British spooks have been ordered to keep a closer eye on the Huawei employees who inspect Blighty's critical networking hardware for vulns and backdoors.
From now on, GCHQ will take a "leading and directing role" in choosing the staff who work at the Huawei Cyber Security Evaluation Centre (HCSEC) in Banbury, Oxfordshire.
This base is known as The Cell and part of its role is to audit the security of the hardware which makes up Blighty's critical communications infrastructure. Its ultimate aim is to boost confidence among potential UK customers and stakeholders, such as telcos and politicians, by exposing vulnerabilities in kit used within the UK's Critical National Infrastructure.
The Cell's most important function is ensuring that equipment from foreign manufacturers cannot be clandestinely tapped into by foreign powers. With a Huawei-staffed cell inspecting Huawei gear, an obvious conflict of interest developed.
Kim Darroch, the UK's National Security Advisor, commissioned a report into the facility after report from the Intelligence and Security Committee found the HCSEC was "under Huawei’s control, rather than the Government’s".
Huawei has faced repeated accusations that it spies on behalf of the Chinese state.
Darroch's latest report (PDF) said: "In essence, the review concluded that HCSEC staff should remain part of Huawei, primarily for reasons of full access to equipment, code, and design teams. But after discussions with the Chairman of the ISC, the review also concluded that oversight arrangements should be enhanced, and GCHQ should have a leading and directing role in senior-level HCSEC appointments, in consultation with Huawei."
An oversight board staffed by GCHQ spooks, Whitehall civil servants and a a senior member of the National Security Secretariat will closely examine Huawei's activities.
The cell will be able to maintain "operational independence", but under the watchful gaze of GCHQ.
Currently, the intelligence agency has the power to veto appointments. It will now play a larger role in choosing senior staff to work at The Cell by chairing the selection panel.
Huawei's relationships with third-party providers are shrouded in secrecy due to a complicated web of non-disclosure agreements, the report continued. With this in mind, there is a clear need for Huawei staff to work at The Cell, despite the fact this "appeared to create conflicts of interest".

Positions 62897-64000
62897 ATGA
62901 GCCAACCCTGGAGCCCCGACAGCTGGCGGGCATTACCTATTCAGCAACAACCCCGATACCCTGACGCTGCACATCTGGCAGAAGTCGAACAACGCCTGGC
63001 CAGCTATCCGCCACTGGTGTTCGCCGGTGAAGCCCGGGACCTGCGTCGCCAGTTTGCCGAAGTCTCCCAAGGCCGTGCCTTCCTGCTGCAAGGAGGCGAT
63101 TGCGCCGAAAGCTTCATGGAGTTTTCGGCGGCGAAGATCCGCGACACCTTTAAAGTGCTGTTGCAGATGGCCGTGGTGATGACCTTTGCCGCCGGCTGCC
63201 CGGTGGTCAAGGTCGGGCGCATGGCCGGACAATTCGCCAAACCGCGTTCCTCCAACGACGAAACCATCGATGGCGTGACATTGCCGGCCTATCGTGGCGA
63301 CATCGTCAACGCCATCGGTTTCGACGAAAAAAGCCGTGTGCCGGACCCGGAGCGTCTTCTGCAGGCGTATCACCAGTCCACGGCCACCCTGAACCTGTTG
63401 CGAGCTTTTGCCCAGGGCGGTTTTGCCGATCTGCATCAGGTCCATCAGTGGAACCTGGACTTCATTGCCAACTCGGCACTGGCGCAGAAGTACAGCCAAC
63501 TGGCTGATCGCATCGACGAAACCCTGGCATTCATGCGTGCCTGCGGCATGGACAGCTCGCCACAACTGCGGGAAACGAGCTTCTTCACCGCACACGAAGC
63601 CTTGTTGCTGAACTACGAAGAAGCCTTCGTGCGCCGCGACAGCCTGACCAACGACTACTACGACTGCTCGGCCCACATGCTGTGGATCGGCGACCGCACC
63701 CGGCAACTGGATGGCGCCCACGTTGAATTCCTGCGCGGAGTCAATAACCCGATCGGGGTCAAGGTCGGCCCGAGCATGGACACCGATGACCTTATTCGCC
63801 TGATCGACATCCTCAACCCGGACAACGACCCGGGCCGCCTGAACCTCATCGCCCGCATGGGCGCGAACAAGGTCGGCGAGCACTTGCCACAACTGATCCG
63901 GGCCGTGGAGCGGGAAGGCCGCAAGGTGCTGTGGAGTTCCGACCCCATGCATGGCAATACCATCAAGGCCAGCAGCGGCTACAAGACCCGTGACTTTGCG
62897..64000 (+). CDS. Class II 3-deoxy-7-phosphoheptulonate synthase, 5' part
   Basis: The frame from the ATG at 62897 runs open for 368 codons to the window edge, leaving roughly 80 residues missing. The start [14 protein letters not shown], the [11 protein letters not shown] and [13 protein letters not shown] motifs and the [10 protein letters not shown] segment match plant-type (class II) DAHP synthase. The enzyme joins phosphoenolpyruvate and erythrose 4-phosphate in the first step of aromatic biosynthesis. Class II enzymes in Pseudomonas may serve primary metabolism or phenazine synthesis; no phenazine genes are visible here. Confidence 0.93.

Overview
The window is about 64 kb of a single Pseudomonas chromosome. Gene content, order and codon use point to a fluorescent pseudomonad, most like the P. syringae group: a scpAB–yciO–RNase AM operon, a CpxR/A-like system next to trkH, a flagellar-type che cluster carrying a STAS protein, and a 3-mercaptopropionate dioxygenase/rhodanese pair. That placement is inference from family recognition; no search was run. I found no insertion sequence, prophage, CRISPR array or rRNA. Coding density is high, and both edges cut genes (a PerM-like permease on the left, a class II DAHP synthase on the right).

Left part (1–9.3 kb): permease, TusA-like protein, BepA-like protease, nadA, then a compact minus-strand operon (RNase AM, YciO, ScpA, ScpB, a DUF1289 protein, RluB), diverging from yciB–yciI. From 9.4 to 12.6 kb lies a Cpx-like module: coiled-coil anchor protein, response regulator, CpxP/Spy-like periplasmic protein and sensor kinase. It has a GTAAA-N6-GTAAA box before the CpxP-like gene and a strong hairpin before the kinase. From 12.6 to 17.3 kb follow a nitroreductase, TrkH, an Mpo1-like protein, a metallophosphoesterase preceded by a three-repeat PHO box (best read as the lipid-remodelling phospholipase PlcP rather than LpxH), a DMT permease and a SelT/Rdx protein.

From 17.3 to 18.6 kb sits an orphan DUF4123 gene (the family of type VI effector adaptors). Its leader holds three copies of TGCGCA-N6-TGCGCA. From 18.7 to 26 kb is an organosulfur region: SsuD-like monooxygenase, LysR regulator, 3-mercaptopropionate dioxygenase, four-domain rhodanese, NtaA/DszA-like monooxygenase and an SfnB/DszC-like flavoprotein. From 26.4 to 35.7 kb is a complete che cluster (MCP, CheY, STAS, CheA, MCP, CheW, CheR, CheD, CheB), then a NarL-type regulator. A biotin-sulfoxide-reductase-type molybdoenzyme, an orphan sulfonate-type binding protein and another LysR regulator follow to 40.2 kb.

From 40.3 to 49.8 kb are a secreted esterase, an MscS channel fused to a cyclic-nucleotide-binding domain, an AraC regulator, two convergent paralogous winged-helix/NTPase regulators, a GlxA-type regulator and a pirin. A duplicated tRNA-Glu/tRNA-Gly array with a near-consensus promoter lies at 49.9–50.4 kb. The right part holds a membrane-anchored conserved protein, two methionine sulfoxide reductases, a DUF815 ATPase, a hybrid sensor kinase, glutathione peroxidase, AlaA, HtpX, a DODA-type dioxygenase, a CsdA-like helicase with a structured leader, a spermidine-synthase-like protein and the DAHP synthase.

The report highlighted an "apparent shortage of individuals in the UK employment market with the necessary technical expertise and skills to fill all the available posts in HCSEC, GCHQ and the relevant parts of Whitehall", which made drafting in Huawei's workers a necessary evil.
It also warned the "fast moving nature of the telecommunications industry" required a constant reappraisal of government collaboration with the private sector.
In a statement, Huawei said: "We are pleased that the model of the UK Government, the telecom operators and Huawei working together in an open and transparent way has been recognised as the best approach for providing reassurance on the security of products and solutions deployed in the UK. We also support the review’s recommendations to optimise the management of the HCSEC and will continue to work with stakeholders to improve its capabilities.
"As we stated in our recent Cyber Security White Paper, Huawei believes it is only by working together internationally, as vendors, customers, policy and law makers, that the challenge of global cyber security can be met. Huawei shares the same goal as the UK Government and our customers in raising the standards of cyber security in the UK and ensuring that network technology benefits consumers."
In September, Huawei exec Professor Sanqi Li told us there was "no substance" to claims his firm was a threat to Blighty's national security. ®